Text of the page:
and charged with memory for the people of the North Country. 
And I can’t help but wonder if,
in the great designs of God’s providence,
there are spiritual lessons intended for us
in the way it coincides with Lent, Holy Week, and Easter.

Making maple syrup is a slow, gradual process
that involves much labor,
whether you do it the old-fashioned way
or take advantage of modern technologies:
trees must be tapped, sap must be collected,
then it must be boiled with careful attention—
all after patently waiting for just the right conditions. 
But all this effort results
in a mysterious and beautiful transformation:
impurities are removed, flavor is condensed,
and a most delicious, natural sweetness emerges.

These coming days bring us together
around a tree even sweeter than the maple:
the sacred wood of the Cross. 
The transformation it brings is hard won;
no greater labor has ever been witnessed on the face of the earth—
the perfect work of one who is both God and man. 
The change it brings is one heated by flame:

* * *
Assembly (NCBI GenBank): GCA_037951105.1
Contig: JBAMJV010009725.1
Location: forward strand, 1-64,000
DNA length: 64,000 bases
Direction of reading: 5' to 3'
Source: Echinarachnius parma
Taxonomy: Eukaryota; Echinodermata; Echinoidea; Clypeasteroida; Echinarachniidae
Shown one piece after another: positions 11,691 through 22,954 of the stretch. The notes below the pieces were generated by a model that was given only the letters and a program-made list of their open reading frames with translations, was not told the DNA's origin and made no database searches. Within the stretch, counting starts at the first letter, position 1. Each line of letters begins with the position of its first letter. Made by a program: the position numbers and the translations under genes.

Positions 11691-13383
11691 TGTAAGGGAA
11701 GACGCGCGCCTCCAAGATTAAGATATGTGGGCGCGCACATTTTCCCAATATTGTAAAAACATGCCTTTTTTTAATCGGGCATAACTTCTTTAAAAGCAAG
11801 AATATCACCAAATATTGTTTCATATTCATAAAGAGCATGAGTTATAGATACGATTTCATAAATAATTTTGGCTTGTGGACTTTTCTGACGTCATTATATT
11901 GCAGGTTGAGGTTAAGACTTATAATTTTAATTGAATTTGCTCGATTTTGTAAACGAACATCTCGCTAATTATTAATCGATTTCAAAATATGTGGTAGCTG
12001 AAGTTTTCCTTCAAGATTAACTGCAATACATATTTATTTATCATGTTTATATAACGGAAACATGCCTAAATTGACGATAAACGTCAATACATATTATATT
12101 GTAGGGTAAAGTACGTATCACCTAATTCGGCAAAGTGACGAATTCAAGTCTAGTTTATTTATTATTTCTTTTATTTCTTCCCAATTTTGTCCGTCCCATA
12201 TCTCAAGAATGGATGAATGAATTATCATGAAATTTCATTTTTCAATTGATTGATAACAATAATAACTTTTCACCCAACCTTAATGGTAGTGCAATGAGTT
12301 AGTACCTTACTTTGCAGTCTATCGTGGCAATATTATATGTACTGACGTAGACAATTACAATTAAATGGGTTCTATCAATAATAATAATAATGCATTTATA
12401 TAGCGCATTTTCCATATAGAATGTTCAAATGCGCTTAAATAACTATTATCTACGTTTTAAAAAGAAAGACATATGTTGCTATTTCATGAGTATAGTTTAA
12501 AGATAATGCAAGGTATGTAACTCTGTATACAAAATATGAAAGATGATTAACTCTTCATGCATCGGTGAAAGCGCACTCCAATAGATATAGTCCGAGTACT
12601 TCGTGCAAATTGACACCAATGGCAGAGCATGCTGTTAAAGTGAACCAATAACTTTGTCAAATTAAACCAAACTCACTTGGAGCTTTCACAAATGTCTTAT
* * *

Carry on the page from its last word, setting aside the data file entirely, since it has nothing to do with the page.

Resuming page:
the relentless, purifying fire of divine love. 
As the French Carmelite mystic
and soon-to-be-saint, Elizabeth of Trinity, remarked,
“There is no wood like that of the Cross
for lighting the fire of love in the soul.”  
And the point of all this labor and burning
is to bring out a natural sweetness:
to restore the life and likeness of God within you and me
that was ours before the fall.

Maple sugaring requires warm days and cold nights—
and those who are expert in the process
know well how to watch for the signs of the perfect conditions. 
Do we require signs that now is the time—
that the day of our salvation is upon us? 
Just look at Peter,
to whom the Lord turned and looked,
not with contempt but compassion,
and see the three-fold denier converted
into the first Pope of a Church whose mission is one of mercy. 
Just look at Pilate and Herod—
political figures not exactly known for their integrity—
and see how simply being near the crucified Messiah
turned these enemies into friends.  
Just look at the condemned criminal
who asks Jesus for a remembrance in his kingdom,
and witness one rightly sentenced to death
become the only saint canonized by Christ himself.

Maybe next year,
instead of importing palm branches from some tropical locale,
we ought to wave twigs from our native sugar maples
to welcome this most holy of weeks—
this week during which,
by a mysterious and beautiful transformation,
Christ restores to us the rich delights of Paradise.

All glory and praise to you, Father and Creator of all,
who has caused forgiveness and life to flow
with such abundant sweetness
from the tree of the Cross!

Sunday, March 13, 2016

Down in the Dirt

   Fifth Sunday of Lent   C